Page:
Together with partners of the Vconect project, researchers at CWI demonstrated how group video communications can be used to enable a theatre play performed between two different locations, and experienced live by a remote audience over super-fast broadband.
Last November in Vilnius, researchers from CWI provided a glimpse into the future of group communication by showing a fragment of “Waiting for Godot”, from Samuel Beckett, played by the theatre company Miracle. The performance was distributed, with one stage – Estragon - in Falmouth (UK) and the other one – Vladimir – in Vilnius (Lithuania) at the ICT2013 event. The actors could remotely interact with each other using a number of software modules developed during the Vconect project. Moreover, through so-called “home clients”, the theatre play could be watched remotely from anywhere in the world. This performance showcased a number of research challenges, including networking (bandwidth optimization, synchronization) and user experience (Quality of Experience, engagement).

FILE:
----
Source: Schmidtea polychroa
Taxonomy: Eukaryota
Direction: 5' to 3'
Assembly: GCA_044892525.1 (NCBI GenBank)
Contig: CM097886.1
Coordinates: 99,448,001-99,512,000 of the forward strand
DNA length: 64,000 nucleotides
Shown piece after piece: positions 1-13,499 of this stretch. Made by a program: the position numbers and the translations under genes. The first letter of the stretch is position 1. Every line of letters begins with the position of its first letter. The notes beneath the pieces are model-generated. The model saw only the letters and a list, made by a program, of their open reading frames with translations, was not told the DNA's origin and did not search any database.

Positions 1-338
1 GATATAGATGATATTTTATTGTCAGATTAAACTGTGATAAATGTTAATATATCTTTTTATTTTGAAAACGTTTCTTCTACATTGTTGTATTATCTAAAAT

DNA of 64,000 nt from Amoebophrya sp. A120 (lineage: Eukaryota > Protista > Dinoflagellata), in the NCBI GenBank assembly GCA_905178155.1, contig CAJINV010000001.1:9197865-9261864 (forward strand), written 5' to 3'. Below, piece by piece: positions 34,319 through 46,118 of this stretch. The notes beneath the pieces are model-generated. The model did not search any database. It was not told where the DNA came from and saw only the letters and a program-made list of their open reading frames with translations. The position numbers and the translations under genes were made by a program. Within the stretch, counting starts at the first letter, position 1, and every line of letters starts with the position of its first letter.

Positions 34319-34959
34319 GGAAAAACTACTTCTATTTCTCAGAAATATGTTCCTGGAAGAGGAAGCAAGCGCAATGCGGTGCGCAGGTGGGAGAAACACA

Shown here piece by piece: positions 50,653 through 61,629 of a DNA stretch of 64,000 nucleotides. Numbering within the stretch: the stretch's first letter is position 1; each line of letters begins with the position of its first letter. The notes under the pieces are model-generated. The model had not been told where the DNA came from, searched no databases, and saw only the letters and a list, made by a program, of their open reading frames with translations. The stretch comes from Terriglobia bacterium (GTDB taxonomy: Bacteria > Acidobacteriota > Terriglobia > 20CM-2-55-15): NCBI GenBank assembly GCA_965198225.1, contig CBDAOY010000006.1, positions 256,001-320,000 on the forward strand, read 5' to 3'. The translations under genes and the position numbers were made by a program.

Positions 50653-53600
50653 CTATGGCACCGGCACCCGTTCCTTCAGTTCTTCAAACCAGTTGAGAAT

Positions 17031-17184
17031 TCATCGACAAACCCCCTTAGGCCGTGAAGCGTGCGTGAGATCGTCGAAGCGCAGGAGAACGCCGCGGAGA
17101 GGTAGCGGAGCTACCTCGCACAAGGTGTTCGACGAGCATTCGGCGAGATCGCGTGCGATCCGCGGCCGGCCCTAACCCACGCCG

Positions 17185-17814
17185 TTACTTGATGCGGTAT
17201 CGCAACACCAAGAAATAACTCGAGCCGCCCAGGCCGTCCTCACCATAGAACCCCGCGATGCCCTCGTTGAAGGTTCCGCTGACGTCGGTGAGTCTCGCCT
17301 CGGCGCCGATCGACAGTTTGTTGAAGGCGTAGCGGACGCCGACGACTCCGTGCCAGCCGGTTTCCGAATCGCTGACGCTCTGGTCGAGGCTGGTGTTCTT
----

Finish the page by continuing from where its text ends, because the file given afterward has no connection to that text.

The live performance demonstrated how a multi-camera video-communication system, able to adapt to communication contexts, can be used for conveying theatrical performances to remote audiences in cinema halls or living rooms. This solution goes beyond theatre, and can be used for remote education, training or social communication between groups of people.
This research is part of the EU-funded Vconect project. The vision of this project is the adoption of high-quality video as a medium for mass communication within communities. The project members (British Telecom, Portugal Telecom, Alcatel-Lucent, Eurescom, Goldsmiths’ College, Fraunhofer, Joanneum Research, and Falmouth University) are building a video communication platform that can take intelligent decisions to mediate audiovisual communication between group members. The Distributed and Interactive Systems group at CWI, which participates in Vconect, investigates next-generation shared experiences through multimedia.